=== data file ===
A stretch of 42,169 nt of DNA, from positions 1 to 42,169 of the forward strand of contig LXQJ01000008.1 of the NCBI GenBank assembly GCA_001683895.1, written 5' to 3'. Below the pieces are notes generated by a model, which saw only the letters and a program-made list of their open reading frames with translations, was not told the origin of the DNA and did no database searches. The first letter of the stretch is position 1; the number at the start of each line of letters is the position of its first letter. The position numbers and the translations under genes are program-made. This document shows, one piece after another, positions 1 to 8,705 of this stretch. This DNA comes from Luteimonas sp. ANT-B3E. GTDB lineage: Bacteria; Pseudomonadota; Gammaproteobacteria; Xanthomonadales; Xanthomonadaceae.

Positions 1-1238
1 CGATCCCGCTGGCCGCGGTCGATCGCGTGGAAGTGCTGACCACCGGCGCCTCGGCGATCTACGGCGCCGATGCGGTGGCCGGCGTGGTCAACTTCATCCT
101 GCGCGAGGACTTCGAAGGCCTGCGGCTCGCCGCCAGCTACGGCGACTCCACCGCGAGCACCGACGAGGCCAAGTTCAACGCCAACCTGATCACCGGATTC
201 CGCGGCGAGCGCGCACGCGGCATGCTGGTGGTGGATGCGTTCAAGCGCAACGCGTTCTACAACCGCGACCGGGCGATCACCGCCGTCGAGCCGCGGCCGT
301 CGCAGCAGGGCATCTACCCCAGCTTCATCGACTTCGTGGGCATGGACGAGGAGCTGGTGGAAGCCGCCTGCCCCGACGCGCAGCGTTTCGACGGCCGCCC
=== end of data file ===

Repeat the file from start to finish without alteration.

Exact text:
A stretch of 42,169 nt of DNA, from positions 1 to 42,169 of the forward strand of contig LXQJ01000008.1 of the NCBI GenBank assembly GCA_001683895.1, written 5' to 3'. Below the pieces are notes generated by a model, which saw only the letters and a program-made list of their open reading frames with translations, was not told the origin of the DNA and did no database searches. The first letter of the stretch is position 1; the number at the start of each line of letters is the position of its first letter. The position numbers and the translations under genes are program-made. This document shows, one piece after another, positions 1 to 8,705 of this stretch. This DNA comes from Luteimonas sp. ANT-B3E. GTDB lineage: Bacteria; Pseudomonadota; Gammaproteobacteria; Xanthomonadales; Xanthomonadaceae.

Positions 1-1238
1 CGATCCCGCTGGCCGCGGTCGATCGCGTGGAAGTGCTGACCACCGGCGCCTCGGCGATCTACGGCGCCGATGCGGTGGCCGGCGTGGTCAACTTCATCCT
101 GCGCGAGGACTTCGAAGGCCTGCGGCTCGCCGCCAGCTACGGCGACTCCACCGCGAGCACCGACGAGGCCAAGTTCAACGCCAACCTGATCACCGGATTC
201 CGCGGCGAGCGCGCACGCGGCATGCTGGTGGTGGATGCGTTCAAGCGCAACGCGTTCTACAACCGCGACCGGGCGATCACCGCCGTCGAGCCGCGGCCGT
301 CGCAGCAGGGCATCTACCCCAGCTTCATCGACTTCGTGGGCATGGACGAGGAGCTGGTGGAAGCCGCCTGCCCCGACGCGCAGCGTTTCGACGGCCGCCC